NNNN
    Source: Voice of America TE=11/3/1999 TYPE=NEWS FEATURE
    NUMBER=5-44682
    CONTENT=
    VOICED AT:

    INTRO: The end of Communist regimes in Eastern Europe and the former Soviet Union has spurred a revival of Orthodox Christian churches. But the challenges the Orthodox churches face vary from country to country. Correspondent Barbara Schoetzau reports from New York.

    TEXT: The dramatic and often contrasting changes the Orthodox Christian churches of Eastern Europe have undergone reflect the distinctive history, culture and economic levels of the various countries that made up the Soviet empire. Veselin Kesich (vih sell'in kay sich) specializes in Serbian Church history and comparative religion at Saint Vladimir's Orthodox Theological Seminary in New York State. He believes the Serbian church is the only institution in Serbia today that has any meaning to the population. The Serbian Orthodox Church, he says, tried to ease the ethnic conflicts in the former Yugoslavia as early as 1991.

    /// KESICH ACT ///

    First of all, the church was against the conflict because the church was saying quite clearly "We must try to find a means to solve it peacefully. We should not annihilate each other." The church also noticed one thing - that the leaders on all sides were people who were educated in the same school. They have the same spirit, the same attitude and these people cannot bring anything new. The church said "New people must come, people who have the confidence of the international community." I think that what is extraordinarily important is that the Serbian church likes to have contact with the outside world.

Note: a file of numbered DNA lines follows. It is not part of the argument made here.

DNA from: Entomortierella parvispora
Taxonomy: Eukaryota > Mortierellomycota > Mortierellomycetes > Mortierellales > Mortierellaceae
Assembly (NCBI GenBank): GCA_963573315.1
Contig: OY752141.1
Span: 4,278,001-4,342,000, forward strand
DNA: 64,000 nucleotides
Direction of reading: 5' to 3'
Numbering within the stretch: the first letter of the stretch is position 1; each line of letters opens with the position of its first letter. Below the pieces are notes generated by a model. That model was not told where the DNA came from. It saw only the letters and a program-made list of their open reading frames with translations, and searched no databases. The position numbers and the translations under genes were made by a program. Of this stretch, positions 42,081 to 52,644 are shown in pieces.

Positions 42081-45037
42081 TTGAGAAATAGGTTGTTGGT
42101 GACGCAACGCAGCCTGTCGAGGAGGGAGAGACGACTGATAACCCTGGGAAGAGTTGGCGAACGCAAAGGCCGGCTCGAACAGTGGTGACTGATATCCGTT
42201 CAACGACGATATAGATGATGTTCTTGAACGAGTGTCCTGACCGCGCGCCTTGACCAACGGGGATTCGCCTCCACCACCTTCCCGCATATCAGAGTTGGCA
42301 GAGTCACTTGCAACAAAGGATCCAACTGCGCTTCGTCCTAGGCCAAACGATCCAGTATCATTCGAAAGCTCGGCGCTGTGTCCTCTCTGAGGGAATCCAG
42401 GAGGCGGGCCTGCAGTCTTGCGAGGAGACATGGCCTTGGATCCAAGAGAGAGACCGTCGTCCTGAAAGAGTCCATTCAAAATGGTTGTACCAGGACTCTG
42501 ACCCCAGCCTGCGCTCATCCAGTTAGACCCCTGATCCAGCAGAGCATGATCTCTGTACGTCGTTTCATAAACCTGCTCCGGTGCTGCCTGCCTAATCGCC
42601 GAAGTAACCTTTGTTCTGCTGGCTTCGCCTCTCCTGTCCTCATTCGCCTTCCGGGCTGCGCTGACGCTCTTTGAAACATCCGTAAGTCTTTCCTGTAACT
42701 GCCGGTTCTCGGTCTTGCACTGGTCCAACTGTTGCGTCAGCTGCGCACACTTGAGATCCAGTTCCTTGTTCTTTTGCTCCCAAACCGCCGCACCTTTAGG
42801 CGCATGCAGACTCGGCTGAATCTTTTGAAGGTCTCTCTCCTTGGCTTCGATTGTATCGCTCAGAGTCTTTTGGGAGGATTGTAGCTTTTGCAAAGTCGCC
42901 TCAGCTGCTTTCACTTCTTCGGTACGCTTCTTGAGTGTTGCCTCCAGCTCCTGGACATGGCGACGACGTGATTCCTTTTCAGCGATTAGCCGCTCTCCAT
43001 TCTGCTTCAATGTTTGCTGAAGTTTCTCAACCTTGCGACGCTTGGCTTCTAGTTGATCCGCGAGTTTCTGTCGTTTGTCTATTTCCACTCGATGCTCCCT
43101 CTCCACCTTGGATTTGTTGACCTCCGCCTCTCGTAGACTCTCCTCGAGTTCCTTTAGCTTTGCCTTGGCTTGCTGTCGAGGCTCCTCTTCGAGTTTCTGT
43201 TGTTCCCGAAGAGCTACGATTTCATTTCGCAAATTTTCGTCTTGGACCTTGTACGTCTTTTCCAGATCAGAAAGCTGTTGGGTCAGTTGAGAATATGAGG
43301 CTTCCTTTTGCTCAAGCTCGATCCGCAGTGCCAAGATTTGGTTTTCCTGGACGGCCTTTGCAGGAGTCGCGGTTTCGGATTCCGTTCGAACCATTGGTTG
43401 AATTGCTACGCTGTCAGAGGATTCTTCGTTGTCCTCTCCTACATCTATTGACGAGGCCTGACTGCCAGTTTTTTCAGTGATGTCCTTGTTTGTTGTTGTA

//// END ACT ////

    Now, Professor Kesich says, the Serbian Orthodox Church has a vital role to play in Serbian society. But he says it will be difficult because the church is poor.

    /// KESICH ACT ///

    First of all, the church must educate the people. And the church must give some hope to these people because as far as I understand life in Serbia is absolutely grim and dreary. You have poverty. You have a desperate situation. The church can instill some new force in them and give them hope. So education, social work. For instance, I learned that the church organizes free lunch for refugees and tries to offer not only spiritual food but material food.